Grapey gorgeous Texas mountain laurel


March 13, 2020

Who poured out a gallon of grape Kool-Aid around here? Central Texans recognize that sweet grape scent as the smell of springtime. It came a few weeks early this year, as the Texas mountain laurels (Sophora secundiflora) took advantage of a mild winter to explode into wisteria-like bloom in late February.

Plenty are still in bloom, like this beauty at Hill Country Water Gardens & Nursery, although those in full sun are past peak and fading fast. In my own shady garden, the blossoms, while fewer, are just beginning.

I can’t pass one of these native Texas trees in bloom without leaning in for a deep sniff. Ahh, the smell of spring!

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Digging Deeper: News and Upcoming Events

I’m giving a keynote talk at the Texas Master Gardener Conference in Waco, Texas, on May 13 from 10:45 a.m. to 12 noon: “Sod Busting: 8 Great Ideas for Your Yard After Digging Up the Lawn.” If you’re a Texas master gardener who’s registered for the conference, I hope to see you there!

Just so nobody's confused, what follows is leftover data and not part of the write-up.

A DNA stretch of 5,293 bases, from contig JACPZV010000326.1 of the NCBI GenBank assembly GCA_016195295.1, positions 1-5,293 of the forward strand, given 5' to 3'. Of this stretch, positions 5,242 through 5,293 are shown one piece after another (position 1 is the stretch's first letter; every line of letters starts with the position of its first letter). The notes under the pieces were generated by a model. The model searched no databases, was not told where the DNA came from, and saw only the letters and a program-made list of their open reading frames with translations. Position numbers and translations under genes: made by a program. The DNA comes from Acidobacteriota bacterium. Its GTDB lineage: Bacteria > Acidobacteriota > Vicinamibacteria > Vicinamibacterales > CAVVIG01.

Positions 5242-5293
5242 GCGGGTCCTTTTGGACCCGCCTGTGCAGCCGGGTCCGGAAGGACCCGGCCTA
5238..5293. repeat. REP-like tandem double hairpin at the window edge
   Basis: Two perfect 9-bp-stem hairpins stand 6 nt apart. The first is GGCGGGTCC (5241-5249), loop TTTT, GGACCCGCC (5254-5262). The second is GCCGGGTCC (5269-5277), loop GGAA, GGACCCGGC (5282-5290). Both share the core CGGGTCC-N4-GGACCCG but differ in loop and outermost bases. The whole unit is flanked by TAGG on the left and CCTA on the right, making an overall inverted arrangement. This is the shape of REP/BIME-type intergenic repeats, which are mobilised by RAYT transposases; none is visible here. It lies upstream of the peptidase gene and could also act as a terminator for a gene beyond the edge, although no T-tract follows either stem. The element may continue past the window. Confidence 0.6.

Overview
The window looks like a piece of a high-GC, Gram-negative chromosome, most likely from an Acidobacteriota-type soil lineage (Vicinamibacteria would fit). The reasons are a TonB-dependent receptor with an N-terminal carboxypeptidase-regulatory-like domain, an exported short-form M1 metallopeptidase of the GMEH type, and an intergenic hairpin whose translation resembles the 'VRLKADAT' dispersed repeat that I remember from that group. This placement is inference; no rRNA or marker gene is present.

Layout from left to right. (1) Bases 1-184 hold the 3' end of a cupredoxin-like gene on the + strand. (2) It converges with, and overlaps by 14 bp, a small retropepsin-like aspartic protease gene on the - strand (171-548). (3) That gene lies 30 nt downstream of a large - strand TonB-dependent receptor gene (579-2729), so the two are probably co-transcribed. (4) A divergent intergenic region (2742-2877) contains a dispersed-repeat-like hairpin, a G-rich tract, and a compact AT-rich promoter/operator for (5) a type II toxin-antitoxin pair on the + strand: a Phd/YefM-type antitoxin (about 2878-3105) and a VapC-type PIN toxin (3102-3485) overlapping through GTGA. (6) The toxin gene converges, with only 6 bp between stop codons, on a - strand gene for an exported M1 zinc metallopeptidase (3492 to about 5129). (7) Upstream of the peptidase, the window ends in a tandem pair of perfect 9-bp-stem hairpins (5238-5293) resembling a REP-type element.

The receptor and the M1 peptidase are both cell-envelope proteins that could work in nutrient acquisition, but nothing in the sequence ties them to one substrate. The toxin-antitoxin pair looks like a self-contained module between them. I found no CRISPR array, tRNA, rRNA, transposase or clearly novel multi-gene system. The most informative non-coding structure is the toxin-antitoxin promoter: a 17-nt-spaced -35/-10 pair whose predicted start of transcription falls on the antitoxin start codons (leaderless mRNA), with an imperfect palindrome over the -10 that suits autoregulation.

Mark your calendar for the May 16th Inside Austin Gardens Tour hosted by the Travis County Master Gardeners. Six private gardens in and around Austin will offer opportunities to learn about drought/deluge-tolerant, Earth-Kind® landscaping and butterfly, herb, vegetable, and succulent gardening.

Join the mailing list for Garden Spark! Hungry to learn about garden design from the experts? I’m hosting a series of talks by inspiring garden designers, landscape architects, and authors a few times a year. Held in Austin, the talks are limited-attendance events that sell out quickly, so join the Garden Spark email list to be notified in advance. Simply click this link and ask to be added.

All material © 2020 by Pam Penick for Digging. Unauthorized reproduction prohibited.

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